경제협력개발기구(OECD: Organisation for Economic Cooperation and Development)가 국제학업성취도평가(PISA: Programme for International Student Assessment)의 일환으로 회원국을 포함한 72개국 15세 학생 54만명을 대상으로 평균 삶 만족도를 조사한 결과 한국은 10점 만점에 6.36을 기록한 것으로 드러났다.
한국의 지수는 OECD 회원국 평균(7.31)을 크게 밑돌아 가장 낮은 점수를 기록한 회원국인 터키(6.12)보다 나은 수준에 불과했다.
가장 높은 국가는 멕시코(8.27)였고 핀란드(7.89), 네덜란드(7.83), 아이슬란드(7.80), 스위스 (7.72)가 뒤를 이었다. 한편 미국(7.36)은 평균보다 높은 점수를 얻었으나, 일본(6.8)은 평균보다 많이 낮았다.
On average, 15-year-old students in Korea reported a level of 6.4 on a life-satisfaction scale ranging from 0 to 10 (OECD average: 7.3) (Table III.3.2). About 22% of students reported very low life satisfaction (4 or below) (OECD average: 12%) (Table III.3.8). Students who spend more hours learning in and outside of school (those in the top quarter of learning time) reported a life satisfaction level that is 0.5 point higher than students who study fewer hours (those in the bottom quarter of learning time) (OECD average: no significant difference between the two groups) (Table III.3.10). Students in Korea reported high achievement motivation levels: 80% of students reported that they want to be the best in whatever they do (OECD average: 65%); 82% want to be one of the best students in their class (OECD average 59%) (Table III.5.1). Some 75% of Korean students reported that they worry about getting poor grades at school (OECD average: 66%); 69% often worry that a test will be difficult (OECD average: 59%); and 42% get very tense when they study (OECD average: 37%) (Table III.4.1). On average, 12% of students in Korea reported that they are victims of at least one act of bullying at least a few times a month (OECD average: 19%). Some 10% of students reported that others made fun of them at least few times a month (OECD average: 11%) (Table III.8.1). Top-performing students in science (highest deciles of science performance) were more likely than low-performing students (lowest decile of science performance) to report that others make fun of them whereas the opposite pattern is true on average across OECD countries (Table III.8.4). Students in Korea perceive a high level of parental support: 97% of students reported that their parents are interested in their school activities and 93% reported that their parents support them when facing difficulties at school. And yet less than 80% of students reported that they talk to their parents after school (OECD average: 86%) (Tables III.9.18 and III.9.16). Some 14% of Korean students do not engage in any physical activities outside of school (OECD average: 7%) (Table III.11.10). Korea is the only OECD country where top-performing students in science engage in moderate physical activities outside of school less than low-performing students (Tables III.11.11a and III.11.11b). Korean students are not heavy users of the Internet, on average: students reported using the Internet outside of school for 55 minutes per day on a typical weekday and 107 minutes on a typical weekend (OECD average: 146 and 184 minutes, respectively) (Tables III.13.7 and III.13.8). While there are very few students in Korea who use the Internet for more than 6 hours a day on a typical weekday, a larger share of these extreme Internet users than moderate Internet users reported feeling lonely or awkward at school (Table III.13.19b).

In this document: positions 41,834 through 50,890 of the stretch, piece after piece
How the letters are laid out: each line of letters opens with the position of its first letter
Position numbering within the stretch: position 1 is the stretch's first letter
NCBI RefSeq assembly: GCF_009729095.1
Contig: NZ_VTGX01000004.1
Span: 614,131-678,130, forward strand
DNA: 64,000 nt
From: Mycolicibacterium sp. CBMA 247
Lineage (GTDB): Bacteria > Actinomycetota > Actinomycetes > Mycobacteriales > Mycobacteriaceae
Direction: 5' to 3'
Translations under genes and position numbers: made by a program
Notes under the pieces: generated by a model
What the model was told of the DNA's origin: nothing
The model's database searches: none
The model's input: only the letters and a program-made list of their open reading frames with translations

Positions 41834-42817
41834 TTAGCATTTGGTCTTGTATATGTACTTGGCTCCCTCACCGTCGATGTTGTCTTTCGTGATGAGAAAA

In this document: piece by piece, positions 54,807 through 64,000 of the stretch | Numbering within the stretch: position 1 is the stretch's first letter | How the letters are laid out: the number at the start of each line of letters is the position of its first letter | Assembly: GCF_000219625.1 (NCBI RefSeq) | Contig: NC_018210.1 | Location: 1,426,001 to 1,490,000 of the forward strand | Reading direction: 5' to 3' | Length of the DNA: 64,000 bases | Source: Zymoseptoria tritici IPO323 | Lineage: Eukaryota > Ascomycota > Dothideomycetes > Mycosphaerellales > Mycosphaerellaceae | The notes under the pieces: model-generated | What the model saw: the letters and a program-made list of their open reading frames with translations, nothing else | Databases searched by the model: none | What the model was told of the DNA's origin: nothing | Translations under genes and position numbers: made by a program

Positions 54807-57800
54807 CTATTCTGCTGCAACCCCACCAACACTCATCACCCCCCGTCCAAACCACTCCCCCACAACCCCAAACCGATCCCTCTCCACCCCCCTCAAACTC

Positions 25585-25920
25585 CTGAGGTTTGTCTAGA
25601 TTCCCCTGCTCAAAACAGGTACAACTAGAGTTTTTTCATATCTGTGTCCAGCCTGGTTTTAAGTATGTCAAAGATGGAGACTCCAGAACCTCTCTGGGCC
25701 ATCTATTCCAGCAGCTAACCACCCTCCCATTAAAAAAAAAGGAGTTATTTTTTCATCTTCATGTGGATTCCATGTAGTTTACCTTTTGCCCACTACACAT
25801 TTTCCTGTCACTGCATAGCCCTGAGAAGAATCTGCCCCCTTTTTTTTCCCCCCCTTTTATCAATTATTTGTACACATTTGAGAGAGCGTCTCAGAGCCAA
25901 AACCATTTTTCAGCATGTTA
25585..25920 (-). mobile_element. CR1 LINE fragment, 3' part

Students in Canada reported high motivation to achieve: 82% of students reported that they want to be the best in whatever they do (OECD average: 65%); and 82% see themselves as an ambitious person (OECD average: 71%) (Table III.5.1). Around 64% of students reported feeling very anxious before a test even when they are well-prepared (OECD average: 55%) (Table III.4.1). In Canada, anxiety is more prevalent in schools where students study more than 50 hours a week (in and outside of school) than in schools where students study between 35 and 40 hours a week, on average (Table III.4.10). Around 64% of Canadian students expect to complete a university education (OECD average: 44%) (Table III.6.1). Among all OECD countries, Canada has the highest number of first-generation immigrant students who expect to earn a university degree (80%; OECD average: 41%) (Table III.6.2). About 23% of students in Canada reported feeling like an outsider at school (OECD average: 17%) and 18% of students reported feeling lonely at school (OECD average: 15%) (Table III.7.1). First-generation immigrant students in Canada reported a stronger sense of belonging at school than non-immigrant students. A larger share of immigrant students than non-immigrant students reported that they feel like they belong at school. This pattern is opposite of that observed in the majority of OECD countries with comparable data, except Australia (Table III.7.3). In Canada, 20% of students reported that they are victims of an act of bullying at least a few times a month (OECD average: 19%). Some 13% of students reported that other students make fun of them, and 10% of students reported that others leave them out of things on purpose at least a few times a month (Table III.8.1). Canadian schools with a high incidence of bullying score 33 points lower in science, on average, than schools with a low incidence of bullying (Table III.8.10). This difference shrinks to 20 points when taking into account the socioeconomic profile of the school. Students in Canada perceive a high level of support from their parents: 92% (OECD average: 90%) of students reported that their parents encourage them to be confident, and 96% reported that their parents support their efforts and achievements at school (OECD average: 94%) (Table III.9.18). Around 95% of Canadian students engage in some physical activity outside of school (OECD average: 93%) (Table III.11.10). About 35% of Canadian students reported they work for pay before or after school (OECD average: 23%) (Table III.12.1).